Essay-style Questions: Elizabeth I
1.The Northern Rising - Sources work
The Council has decided, at the instance of the Duke of Norfolk and his friends, that the Queen of Scotland shall be set at liberty, on the condition that she marries an Englishman; the signatures of all the principal people in this country have been obtained to this effect.
The matter of her marriage is so far advanced that the French ambassador has been reconciled to it. I understand that, in a day or two, the duke himself or some other leading personage will come and request me to write to your Majesty to learn your wishes on the subject. The business is so far forward that it will be difficult now to prevent it, but I think it will be better that it should be done with your Majesty's consent, which cannot fail to be of great advantage, as it will bind them more closely than ever to your Majesty's service.
(Guera de Spes, Spanish ambassador in England to Philip II, 22nd August 1569)
Upon the first rumour of a marriage between the Duke of Norfolk and the Scottish Queen, the Papists much rejoiced, and imagined that religion would be altered, and took encouragement to speak against the Protestants, whereby much fear rose among the people.
Then news came that the Duke had left the Court, and gone into Norfolk, and that there upon the Earls of Northumberland and Westmoreland had caused their servants to take up their horses and be in readiness; where upon the people imagined that the earls would assist the Duke; but whether they caused their men to be in readiness, or had any such meaning, is unknown. I have heard since that the Earl of Northumberland has scarcely sufficient horses for his own family. There was another rumour that the confederates intended to deliver the Scottish Queen from the Earl of Shrewsbury.
When the Duke returned to Court, it was rumoured that the plotters, moved that religion should be the cause of their stir, upon which point it was said they disagreed and so departed; but neither the place where the assembly was held, nor the persons that attended are known, save that Robert Bowes and Francis Norton were the persons that disagreed; yet I have heard by one of their friends that there never was any such matter.
The persons named as great doers in these matters be all evil of religion.
(Notes sent by Sir Thomas Gargrave, in the north, to Sir William Cecil, 2nd November 1569)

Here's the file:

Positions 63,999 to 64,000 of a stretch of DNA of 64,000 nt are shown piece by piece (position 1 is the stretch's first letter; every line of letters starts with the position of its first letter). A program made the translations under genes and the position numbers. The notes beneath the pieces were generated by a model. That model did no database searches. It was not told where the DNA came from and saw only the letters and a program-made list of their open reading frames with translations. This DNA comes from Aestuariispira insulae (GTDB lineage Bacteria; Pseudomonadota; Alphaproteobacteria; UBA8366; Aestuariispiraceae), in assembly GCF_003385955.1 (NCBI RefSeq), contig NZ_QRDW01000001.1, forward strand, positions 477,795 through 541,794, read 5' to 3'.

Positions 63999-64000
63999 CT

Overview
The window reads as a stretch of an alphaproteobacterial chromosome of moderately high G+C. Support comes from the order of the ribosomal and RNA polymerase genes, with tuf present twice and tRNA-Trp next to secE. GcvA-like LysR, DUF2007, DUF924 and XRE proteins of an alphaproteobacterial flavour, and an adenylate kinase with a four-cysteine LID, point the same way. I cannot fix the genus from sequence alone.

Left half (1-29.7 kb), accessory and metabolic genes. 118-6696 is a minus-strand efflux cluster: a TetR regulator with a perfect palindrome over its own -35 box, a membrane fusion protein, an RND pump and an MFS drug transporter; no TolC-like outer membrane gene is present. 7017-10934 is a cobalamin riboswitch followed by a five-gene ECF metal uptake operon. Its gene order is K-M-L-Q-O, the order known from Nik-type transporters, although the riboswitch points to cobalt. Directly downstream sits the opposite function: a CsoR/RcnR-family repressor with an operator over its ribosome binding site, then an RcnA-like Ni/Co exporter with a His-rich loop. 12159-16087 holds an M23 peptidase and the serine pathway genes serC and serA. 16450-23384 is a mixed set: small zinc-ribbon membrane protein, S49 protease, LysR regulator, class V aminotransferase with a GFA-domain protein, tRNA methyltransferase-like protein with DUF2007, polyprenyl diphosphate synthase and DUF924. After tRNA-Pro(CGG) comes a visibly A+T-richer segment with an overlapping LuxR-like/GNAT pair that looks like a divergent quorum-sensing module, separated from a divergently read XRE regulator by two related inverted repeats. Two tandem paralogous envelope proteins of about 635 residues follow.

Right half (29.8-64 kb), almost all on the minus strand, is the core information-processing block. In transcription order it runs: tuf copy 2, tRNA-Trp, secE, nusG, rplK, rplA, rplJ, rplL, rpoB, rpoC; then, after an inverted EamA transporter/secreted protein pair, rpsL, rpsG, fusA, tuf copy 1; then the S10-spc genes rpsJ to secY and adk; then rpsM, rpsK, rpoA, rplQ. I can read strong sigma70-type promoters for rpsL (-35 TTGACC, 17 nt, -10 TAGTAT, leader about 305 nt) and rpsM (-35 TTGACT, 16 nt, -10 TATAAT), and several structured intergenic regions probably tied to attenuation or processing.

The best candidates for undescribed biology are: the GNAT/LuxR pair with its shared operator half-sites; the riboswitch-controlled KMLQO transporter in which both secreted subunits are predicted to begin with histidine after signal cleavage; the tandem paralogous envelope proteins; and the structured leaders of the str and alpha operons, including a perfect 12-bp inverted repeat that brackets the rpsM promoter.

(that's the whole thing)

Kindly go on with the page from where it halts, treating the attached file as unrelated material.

1. The writers of Documents A and B are each sending back a report of a phase of the events to their governments. What similarities and what differences emerge in the ways they gather and interpret their information?
2. Did the arrival of Mary, Queen of Scots push the Catholics into a state of crisis, 1565-69?
Answer outline and marking scheme for question: 1
1. The first thing that you need to do is to 'unpack' the question. What exactly is it asking you to do? Highlight the key words.
The writers of Documents A and B are each sending back a report of a phase of the events to their governments. What similarities and what differences emerge in the ways they gather and interpret their information?
This question is asking quite a lot of you. But remember that it is worth only 6 marks.
Firstly, look at how the sources gather information. Source A for example, has based his account on council reports (which he would be privy to as an ambassador), court gossip and secret meetings. Source B's account is based on rumour, observation and hearsay.
Their differences are apparent.
Next, look at how each author has interpreted this information. Guera de Spes gives the impression that the proposed release of Mary is above board - a policy, if you like, which council has decided upon. If not that, then it certainly appears that Norfolk has the backing of council. He believes that it would be good for diplomatic relations if Philip agrees. It would, in effect, create an Anglo-Scottish-French alliance. De Spes probably believes that Spain cannot afford to be isolated.
Thomas Gargrave sees religion as the cause of the Northern uprising. He does mention Norfolk and the northern earls. In fact, he points to religion being the cause on two counts: with the earls and with the commons.
2. This is a 'for' and 'against' essay. You must try to demonstrate that you are aware of both sides of the argument while arguing one side more strongly than the other.
Ways in which it did:
- The Catholics had a figurehead for a rebellion, someone who was an heir, and who was Catholic.
- Mary was not too heavily guarded and would be relatively easy to release.
- The plot to install Mary as the Queen had the backing of the Pope and Philip II.
- Would they have revolted had they not had a figurehead? Certainly, the marriage plot would not have been made.
Ways in which it didn't:
- They were in a state of crisis already? The Settlement had eroded their rights to practice Catholicism.
- The causes of the Northern Rising are not limited to the marriage. Northumberland himself claimed to have risen for 'true religion', but never for the marriage. There were more fundamental religious, economic and political reasons for the rising.